Separating Church from King, 1775-1814

        Throughout the 17th and most of the 18th centuries, both the physical and moral welfare of the people were the responsiblity of the local praish. The churchwardens were empowered by the government to find a living for persons lacking in means of support, and to oversee the behavior of all those in the parish.

       The means of regulating behavior resulting in funds for supporting the needy. Fines of tobacco were regularl imposed for lewd behavior, bastardy, etc. These fines were then used to pay for clothing and other necessaries for the poor. For example, in 1693, one Elizabeth Paine of York Parish was ordered by the churchwardens to levae the plantation where she had been living, because she was a woman of "blown reputation". She appealed to the ocunty court for permission to stay on the land where she ahd a crop planted for the suppport of her children. The court awarded her freedom to stay on the plantation until the tobacco crop had been cut, and ordered "all persons disposed to interfere with her...to refrain from doing so" under penalty of a heavy fine. [Institutional History of Virginia in the 17th Century, P.A. Bruce, 1910]

        Following the Revolutionary War, this situation changed. The state of Virginia divested the churches of the authority to impose fines, and required that church assets, provided in the past by public monies, revert to the public good. They were ordered to sell silver plate, bells, and finally, after 1800, glebe lands to provide a county budget for welfare. In light of this, it is remarkable that the bell and silver plate survived at York-Hampton Parish. It is possible that the bell remained because it was in fact a county bell at the time.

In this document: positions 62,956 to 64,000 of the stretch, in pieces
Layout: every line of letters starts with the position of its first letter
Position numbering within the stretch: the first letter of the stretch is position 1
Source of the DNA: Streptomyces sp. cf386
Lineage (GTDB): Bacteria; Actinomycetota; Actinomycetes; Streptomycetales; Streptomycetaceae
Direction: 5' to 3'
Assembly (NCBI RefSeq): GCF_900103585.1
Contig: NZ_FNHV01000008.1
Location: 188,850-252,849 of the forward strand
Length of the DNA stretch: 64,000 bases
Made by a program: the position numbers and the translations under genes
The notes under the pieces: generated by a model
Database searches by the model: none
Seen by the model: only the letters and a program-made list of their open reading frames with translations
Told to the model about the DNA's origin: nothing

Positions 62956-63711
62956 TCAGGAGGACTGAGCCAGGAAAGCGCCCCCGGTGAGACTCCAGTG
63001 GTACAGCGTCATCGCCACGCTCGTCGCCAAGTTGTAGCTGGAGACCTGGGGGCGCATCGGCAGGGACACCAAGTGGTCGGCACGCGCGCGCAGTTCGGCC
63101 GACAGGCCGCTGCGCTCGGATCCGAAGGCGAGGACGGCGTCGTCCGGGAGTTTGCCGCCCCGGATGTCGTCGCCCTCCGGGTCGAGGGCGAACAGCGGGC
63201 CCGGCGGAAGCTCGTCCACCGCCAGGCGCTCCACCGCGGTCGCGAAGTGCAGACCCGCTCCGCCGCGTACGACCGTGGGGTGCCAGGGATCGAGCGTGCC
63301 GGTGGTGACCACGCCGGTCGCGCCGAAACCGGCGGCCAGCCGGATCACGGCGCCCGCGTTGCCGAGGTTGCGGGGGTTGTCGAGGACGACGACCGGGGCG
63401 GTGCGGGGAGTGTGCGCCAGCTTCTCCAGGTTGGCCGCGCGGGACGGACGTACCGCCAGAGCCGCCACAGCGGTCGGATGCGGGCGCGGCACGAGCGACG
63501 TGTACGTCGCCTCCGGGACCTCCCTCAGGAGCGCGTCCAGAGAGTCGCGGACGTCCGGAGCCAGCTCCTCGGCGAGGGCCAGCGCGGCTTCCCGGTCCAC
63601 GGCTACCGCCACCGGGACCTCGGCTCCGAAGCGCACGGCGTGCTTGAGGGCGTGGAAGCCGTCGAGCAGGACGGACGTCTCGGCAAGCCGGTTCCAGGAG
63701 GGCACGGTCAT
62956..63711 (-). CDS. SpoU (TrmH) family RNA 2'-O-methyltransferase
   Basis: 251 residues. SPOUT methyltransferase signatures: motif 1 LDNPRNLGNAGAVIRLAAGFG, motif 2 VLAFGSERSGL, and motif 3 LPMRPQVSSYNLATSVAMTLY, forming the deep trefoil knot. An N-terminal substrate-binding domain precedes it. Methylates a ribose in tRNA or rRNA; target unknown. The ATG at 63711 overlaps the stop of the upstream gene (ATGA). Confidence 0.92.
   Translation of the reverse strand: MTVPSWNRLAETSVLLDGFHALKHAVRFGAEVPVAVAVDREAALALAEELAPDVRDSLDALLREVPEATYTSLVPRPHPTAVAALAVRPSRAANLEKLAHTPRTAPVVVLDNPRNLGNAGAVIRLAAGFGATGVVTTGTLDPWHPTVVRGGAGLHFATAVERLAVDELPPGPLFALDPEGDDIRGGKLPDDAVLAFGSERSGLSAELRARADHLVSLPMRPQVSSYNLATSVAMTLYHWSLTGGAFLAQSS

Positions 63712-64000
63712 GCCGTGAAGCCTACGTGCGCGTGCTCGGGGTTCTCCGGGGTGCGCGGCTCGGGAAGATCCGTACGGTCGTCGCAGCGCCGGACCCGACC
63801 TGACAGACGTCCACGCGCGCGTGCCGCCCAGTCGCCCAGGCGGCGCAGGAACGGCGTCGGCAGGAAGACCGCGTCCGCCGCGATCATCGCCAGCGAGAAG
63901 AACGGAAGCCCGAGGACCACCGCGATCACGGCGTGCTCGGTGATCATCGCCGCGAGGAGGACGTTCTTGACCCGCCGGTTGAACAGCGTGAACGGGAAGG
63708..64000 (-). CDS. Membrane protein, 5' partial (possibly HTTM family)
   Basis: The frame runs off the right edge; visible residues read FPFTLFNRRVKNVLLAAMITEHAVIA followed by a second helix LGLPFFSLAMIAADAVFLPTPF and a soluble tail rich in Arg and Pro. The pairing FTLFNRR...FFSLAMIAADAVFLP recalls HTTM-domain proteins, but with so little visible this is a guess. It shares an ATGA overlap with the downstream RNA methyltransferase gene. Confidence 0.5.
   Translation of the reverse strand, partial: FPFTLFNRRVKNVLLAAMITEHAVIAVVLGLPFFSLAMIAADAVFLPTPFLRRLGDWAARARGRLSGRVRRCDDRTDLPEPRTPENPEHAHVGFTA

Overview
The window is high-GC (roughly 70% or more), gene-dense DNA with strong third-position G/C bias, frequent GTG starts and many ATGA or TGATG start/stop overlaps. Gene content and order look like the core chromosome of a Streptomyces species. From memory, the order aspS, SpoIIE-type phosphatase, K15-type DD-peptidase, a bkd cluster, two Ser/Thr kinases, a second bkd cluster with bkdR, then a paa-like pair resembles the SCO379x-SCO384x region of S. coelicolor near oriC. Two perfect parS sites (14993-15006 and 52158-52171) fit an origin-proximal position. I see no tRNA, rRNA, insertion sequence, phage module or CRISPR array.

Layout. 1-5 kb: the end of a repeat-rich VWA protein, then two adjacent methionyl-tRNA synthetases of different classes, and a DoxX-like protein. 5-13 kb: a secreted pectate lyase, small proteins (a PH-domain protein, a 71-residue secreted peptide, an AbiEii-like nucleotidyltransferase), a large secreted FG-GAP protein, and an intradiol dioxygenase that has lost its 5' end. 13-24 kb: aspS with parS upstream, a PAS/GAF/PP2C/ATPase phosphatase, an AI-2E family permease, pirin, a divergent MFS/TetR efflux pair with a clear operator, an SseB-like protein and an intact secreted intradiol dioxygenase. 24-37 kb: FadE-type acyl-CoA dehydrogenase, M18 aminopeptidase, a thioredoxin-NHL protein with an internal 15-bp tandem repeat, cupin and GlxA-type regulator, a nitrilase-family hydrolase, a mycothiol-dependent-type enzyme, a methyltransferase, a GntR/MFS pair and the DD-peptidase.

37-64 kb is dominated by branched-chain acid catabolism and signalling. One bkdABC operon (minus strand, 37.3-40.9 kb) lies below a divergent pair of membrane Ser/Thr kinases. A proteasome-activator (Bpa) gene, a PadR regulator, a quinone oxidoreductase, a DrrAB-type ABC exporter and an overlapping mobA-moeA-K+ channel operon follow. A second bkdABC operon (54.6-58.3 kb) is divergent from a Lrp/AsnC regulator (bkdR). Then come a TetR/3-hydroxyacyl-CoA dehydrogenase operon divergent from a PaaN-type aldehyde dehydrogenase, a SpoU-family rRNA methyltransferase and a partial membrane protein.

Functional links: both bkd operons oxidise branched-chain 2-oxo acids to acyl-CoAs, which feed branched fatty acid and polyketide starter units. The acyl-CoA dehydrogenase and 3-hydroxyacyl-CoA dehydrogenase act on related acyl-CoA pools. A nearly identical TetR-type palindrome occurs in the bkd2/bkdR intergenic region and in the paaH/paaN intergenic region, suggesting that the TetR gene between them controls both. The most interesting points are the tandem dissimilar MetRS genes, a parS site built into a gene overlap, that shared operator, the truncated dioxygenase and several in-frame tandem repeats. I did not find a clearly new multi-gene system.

Yorktown escaped most ill effects of the Revolution until the very end, when it was occupied by Lord Cornwallis and the British allies and beseiged by General Washington and his allies. York-Hampton Parish chruch was used by the British as a powder magazine, and "the pews and windows of the Church all broke & destroyed"; a claim for damages of £150 was made after the war. [York County records, "Claims for Losses of York County Citizens in British Invasion of 1781"] The devastation to the church building and to the lives of parishioners was the beginning of a protracted period of decline which did not begin to reverse itself for more than 150 years. Details of the formation of the Episcopal Church in the United States of America can be found elsewhere; for our purposes, it is encough to say that in Yorktown, as in many other locales, a few faithful parishioners struggled to keep the order and forms of Anglican worship in the face of prejudice that attached to oppressive establishment.